A common situation: a new release goes out and several of the new features included don’t work—and the existing functionality is impacted by the failure of the new features. As the author of this article on ITIL and Me explains, many teams are far too focused on getting the final product out instead of paying attention where it counts: the process of delivery:
Maybe I’m thinking about this topic because of my recent read of The Phoenix Project. Maybe it’s in my head since I’m wondering how IT will evolve during the supposed impending IT & business singularity event. Either way, the quality of a product can’t be tested right before production. In fact, it can’t be tested in a single event, but things like quality assurance and governance have to be considered during the entire lifecycle, not just as checkboxes on a project management document. This is where focus on execution needs to occur. If a team is working efficiently and diligently, calling out flaws during each and every phase, be it an agile or waterfall build, then by the time the product reaches production, everyone can be comfortable in the end result.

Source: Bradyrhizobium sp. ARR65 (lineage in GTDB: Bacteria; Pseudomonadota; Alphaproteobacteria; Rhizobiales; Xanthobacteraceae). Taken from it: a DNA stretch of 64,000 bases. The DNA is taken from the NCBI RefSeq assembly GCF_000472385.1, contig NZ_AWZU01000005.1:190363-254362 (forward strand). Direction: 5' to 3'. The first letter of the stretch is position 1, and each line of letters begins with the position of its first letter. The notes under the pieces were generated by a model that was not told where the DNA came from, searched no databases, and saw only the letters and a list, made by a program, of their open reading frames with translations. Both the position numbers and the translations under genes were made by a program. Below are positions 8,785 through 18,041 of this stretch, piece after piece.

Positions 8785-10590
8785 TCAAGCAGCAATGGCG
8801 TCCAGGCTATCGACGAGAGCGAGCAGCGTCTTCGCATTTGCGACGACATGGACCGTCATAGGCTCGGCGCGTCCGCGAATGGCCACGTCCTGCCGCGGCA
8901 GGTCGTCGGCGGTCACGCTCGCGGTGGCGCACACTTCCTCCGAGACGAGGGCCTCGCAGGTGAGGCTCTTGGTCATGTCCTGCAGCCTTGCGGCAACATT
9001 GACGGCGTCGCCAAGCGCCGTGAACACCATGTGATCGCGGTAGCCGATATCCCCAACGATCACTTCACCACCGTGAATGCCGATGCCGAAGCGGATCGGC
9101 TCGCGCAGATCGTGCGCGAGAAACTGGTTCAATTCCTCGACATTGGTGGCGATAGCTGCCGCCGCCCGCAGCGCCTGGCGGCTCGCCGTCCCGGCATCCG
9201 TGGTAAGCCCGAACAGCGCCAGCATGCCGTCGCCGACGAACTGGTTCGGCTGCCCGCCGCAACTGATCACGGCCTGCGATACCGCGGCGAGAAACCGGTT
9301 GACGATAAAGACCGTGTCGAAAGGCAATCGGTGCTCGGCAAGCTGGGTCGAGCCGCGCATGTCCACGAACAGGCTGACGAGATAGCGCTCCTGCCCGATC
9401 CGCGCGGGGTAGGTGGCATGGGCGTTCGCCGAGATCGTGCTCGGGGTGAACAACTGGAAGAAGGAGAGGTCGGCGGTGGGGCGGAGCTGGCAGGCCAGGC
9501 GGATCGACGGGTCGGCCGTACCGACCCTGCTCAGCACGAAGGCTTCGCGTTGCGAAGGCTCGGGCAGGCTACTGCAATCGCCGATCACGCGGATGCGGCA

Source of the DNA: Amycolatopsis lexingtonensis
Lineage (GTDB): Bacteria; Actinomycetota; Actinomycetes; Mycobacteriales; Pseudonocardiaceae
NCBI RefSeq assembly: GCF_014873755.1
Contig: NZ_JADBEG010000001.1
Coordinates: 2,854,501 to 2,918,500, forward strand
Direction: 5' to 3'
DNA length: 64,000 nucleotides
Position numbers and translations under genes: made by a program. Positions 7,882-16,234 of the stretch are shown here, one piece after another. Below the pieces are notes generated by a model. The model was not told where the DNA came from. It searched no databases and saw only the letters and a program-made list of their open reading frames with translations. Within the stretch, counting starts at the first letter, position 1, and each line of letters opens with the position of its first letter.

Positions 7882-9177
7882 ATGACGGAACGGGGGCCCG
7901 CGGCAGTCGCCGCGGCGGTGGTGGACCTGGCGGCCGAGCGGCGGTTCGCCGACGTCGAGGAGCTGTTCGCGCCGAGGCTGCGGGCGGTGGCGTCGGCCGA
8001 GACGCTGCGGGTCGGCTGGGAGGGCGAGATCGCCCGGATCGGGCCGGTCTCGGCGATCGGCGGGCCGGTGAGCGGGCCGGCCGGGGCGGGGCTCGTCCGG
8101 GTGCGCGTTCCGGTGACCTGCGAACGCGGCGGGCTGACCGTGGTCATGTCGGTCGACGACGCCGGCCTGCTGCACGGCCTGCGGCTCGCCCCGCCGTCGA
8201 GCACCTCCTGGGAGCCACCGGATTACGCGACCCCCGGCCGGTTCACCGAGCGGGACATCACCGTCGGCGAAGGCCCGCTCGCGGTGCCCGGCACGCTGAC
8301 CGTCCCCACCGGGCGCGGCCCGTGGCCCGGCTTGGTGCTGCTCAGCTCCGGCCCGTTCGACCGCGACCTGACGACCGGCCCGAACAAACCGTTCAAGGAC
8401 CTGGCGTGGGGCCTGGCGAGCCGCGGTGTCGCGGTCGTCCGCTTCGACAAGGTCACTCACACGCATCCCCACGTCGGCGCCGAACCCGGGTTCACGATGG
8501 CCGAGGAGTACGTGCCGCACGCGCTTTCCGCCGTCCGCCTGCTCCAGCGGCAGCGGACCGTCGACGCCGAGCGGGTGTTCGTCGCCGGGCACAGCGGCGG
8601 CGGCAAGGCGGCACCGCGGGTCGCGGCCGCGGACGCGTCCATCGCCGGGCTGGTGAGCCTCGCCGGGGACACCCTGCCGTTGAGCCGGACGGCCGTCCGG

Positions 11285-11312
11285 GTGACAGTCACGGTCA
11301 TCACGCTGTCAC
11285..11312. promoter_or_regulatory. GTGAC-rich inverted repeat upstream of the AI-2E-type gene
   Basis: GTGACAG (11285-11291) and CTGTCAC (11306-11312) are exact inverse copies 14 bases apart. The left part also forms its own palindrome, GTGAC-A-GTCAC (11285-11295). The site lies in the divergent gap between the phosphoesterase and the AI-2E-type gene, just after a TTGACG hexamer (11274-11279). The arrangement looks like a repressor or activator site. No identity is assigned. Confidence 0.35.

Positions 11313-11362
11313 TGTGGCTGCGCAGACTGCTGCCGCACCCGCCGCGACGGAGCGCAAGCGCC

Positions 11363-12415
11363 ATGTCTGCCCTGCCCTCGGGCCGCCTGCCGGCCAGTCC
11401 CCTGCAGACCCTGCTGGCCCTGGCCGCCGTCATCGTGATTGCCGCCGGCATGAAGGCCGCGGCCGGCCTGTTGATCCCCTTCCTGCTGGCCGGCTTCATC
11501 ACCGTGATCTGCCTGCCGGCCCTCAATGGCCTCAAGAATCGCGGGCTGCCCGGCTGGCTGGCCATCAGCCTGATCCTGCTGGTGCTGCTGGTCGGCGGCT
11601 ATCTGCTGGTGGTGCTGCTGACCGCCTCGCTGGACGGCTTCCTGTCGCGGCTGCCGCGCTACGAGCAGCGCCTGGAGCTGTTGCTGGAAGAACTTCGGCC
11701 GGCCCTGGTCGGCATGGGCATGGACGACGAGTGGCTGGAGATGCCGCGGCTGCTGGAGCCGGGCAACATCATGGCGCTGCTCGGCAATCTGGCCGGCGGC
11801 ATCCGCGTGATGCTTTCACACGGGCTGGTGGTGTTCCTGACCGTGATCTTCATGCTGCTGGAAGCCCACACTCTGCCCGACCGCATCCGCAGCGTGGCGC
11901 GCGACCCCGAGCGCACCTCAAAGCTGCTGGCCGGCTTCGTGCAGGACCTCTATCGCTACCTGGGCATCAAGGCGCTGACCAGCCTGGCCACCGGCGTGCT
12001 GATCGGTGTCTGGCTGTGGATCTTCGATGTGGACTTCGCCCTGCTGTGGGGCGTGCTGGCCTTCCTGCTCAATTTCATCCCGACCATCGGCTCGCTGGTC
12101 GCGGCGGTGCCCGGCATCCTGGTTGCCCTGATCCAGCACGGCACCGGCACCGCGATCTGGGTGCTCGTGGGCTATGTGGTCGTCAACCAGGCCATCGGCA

5 Lessons to Keep the Project Working
From this point, the author shares fives lessons for teams who find themselves dealing with failures in the final product (and who wish to escape the redundancy of that problem). They include:
- Focusing on one thing at a time
- Minimizing the distraction of key resources
- Knowledge is power—and sharing is caring
- Go agile
- Go forth and fail
The third point in particular discusses the importance of sharing knowledge and making that sharing of knowledge standard operating procedure in your company. Make sure you have a knowledge database and that your team is able to navigate and contribute to. This helps with not only keeping your key resources distraction free, but also with stepping up the ability of your team to know what needs to be checked and tested during the development process—reducing the likelihood that key tests will be forgotten about until it’s release time.
Read the full blog post here: http://www.itilandme.com/lessons/dont-focus-on-the-final-product-focus-on-your-delivery/